Is there a link between exercise, exhaustion and probiotics? Kent State researchers aim to find out

By Adi Menayang contact

- Last updated on GMT

Getty Images / Paul Bradbury
Getty Images / Paul Bradbury
Can probiotics help combat heat-caused complications during exercise? Researchers from Kent State University aim to find out, with the help of a grant from i-Health Inc. and DSM Nutrition.

The award, totaling $248,000, will help researchers at the university’s Exercise Physiology Laboratories and the Psychology Department examine whether supplementation with a probiotic-containing beverage is protective during exercise in a hot environment through a randomized, double-blind, placebo-controlled trial.

“Our primary interest in this project has come from examining the psychological, inflammatory and performance effects of heat exposure and exercise, with and without probiotic supplementation,”​ Adam Jajtner, PhD, an assistant professor of exercise physiology at Kent State University, told NutraIngredients-USA.

He will lead the trial together with Ellen Glickman, PhD, a professor of health sciences who is a recognized expert in the area of environmental physiology.

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Kent State University's Adam Jajtner, Ph.D., and Ellen Glickman, Ph.D., stand next to an exercise bike in their research lab. The two exercise science/physiology faculty members will lead a study related to the use of probiotics and physical exercise. Photo: Kent State University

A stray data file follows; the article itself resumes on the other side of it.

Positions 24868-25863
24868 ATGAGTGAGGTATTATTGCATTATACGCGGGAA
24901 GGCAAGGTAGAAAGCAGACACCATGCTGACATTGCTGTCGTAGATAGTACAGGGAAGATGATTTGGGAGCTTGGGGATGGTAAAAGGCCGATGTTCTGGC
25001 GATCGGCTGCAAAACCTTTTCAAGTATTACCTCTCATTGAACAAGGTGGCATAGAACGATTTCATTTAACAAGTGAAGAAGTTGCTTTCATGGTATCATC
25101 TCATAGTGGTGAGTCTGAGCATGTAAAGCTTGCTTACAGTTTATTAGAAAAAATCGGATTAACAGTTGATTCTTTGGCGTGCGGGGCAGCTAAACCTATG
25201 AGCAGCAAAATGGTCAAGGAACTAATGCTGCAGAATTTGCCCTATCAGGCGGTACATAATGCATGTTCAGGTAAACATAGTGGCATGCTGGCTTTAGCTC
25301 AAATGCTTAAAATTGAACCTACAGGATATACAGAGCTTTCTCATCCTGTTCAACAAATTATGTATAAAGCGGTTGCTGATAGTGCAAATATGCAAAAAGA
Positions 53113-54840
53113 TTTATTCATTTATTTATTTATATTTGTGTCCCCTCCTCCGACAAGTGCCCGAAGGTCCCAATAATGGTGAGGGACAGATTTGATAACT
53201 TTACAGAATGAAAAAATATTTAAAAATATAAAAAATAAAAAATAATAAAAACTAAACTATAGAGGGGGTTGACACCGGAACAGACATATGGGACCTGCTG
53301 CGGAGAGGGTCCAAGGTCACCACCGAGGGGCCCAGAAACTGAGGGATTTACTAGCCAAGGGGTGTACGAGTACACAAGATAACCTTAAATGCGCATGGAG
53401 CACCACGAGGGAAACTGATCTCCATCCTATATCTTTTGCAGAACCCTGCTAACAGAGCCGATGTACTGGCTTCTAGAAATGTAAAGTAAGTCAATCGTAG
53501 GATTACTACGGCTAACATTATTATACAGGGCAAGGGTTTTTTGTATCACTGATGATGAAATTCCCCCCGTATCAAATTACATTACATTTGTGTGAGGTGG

Adding to the body of science on probiotics and exercise

Benefits of probiotic supplementation to physically active individuals has increasingly been a subject of interest to researchers, though the body of literature is still relatively small.

A meta-analysis published in 2016​, conducted by researchers in Spain, looked at 28 studies published since 2007, suggested that how the gut microbiota ferment complex dietary polysaccharides to be used as energy sources may “improve endurance performance by maintaining glycemia over time.”

As the Kent State University researchers are currently working on the study’s Institutional Review Board (IRB) application—a step where a committee applies research ethics by reviewing methods proposed for research to ensure they are ethical—they declined to comment further on the proposed study design, such as what probiotic strain will be administered or what exercise protocol will participants go through.

But they did share what sort of outcomes they will be looking for. "Primary outcomes include multiple indices of physical performance during heat stress and recovery, including endurance, power and strength,"​ Dr. Glickman said.

"Secondary outcomes include psychological status and cognitive function during these same periods. A subset of individuals will provide biological samples to clarify possible mechanisms, including inflammatory markers," ​she added.

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